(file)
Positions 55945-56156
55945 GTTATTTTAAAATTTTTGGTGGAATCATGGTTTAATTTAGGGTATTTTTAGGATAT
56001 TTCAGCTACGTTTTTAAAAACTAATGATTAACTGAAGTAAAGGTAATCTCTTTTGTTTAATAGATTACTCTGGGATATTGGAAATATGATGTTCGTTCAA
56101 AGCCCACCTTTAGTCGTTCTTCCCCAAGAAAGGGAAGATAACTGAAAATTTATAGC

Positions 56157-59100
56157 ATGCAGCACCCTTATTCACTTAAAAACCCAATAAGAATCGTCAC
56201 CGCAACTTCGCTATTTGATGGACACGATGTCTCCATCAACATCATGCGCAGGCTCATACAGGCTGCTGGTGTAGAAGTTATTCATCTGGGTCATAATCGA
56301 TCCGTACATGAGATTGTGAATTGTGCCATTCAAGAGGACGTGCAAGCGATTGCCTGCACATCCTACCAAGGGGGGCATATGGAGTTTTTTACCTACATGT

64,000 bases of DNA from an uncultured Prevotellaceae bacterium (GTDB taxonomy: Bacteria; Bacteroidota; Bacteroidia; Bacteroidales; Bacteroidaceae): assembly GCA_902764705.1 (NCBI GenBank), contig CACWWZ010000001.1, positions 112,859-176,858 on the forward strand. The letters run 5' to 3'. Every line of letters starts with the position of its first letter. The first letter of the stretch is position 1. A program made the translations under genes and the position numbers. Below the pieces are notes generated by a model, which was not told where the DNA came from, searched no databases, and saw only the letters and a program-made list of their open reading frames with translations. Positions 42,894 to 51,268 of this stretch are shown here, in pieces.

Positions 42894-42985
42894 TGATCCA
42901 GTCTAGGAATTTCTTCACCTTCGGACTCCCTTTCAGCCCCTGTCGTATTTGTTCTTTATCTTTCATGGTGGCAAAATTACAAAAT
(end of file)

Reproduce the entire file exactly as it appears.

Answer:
Positions 55945-56156
55945 GTTATTTTAAAATTTTTGGTGGAATCATGGTTTAATTTAGGGTATTTTTAGGATAT
56001 TTCAGCTACGTTTTTAAAAACTAATGATTAACTGAAGTAAAGGTAATCTCTTTTGTTTAATAGATTACTCTGGGATATTGGAAATATGATGTTCGTTCAA
56101 AGCCCACCTTTAGTCGTTCTTCCCCAAGAAAGGGAAGATAACTGAAAATTTATAGC

Positions 56157-59100
56157 ATGCAGCACCCTTATTCACTTAAAAACCCAATAAGAATCGTCAC
56201 CGCAACTTCGCTATTTGATGGACACGATGTCTCCATCAACATCATGCGCAGGCTCATACAGGCTGCTGGTGTAGAAGTTATTCATCTGGGTCATAATCGA
56301 TCCGTACATGAGATTGTGAATTGTGCCATTCAAGAGGACGTGCAAGCGATTGCCTGCACATCCTACCAAGGGGGGCATATGGAGTTTTTTACCTACATGT

64,000 bases of DNA from an uncultured Prevotellaceae bacterium (GTDB taxonomy: Bacteria; Bacteroidota; Bacteroidia; Bacteroidales; Bacteroidaceae): assembly GCA_902764705.1 (NCBI GenBank), contig CACWWZ010000001.1, positions 112,859-176,858 on the forward strand. The letters run 5' to 3'. Every line of letters starts with the position of its first letter. The first letter of the stretch is position 1. A program made the translations under genes and the position numbers. Below the pieces are notes generated by a model, which was not told where the DNA came from, searched no databases, and saw only the letters and a program-made list of their open reading frames with translations. Positions 42,894 to 51,268 of this stretch are shown here, in pieces.

Positions 42894-42985
42894 TGATCCA
42901 GTCTAGGAATTTCTTCACCTTCGGACTCCCTTTCAGCCCCTGTCGTATTTGTTCTTTATCTTTCATGGTGGCAAAATTACAAAAT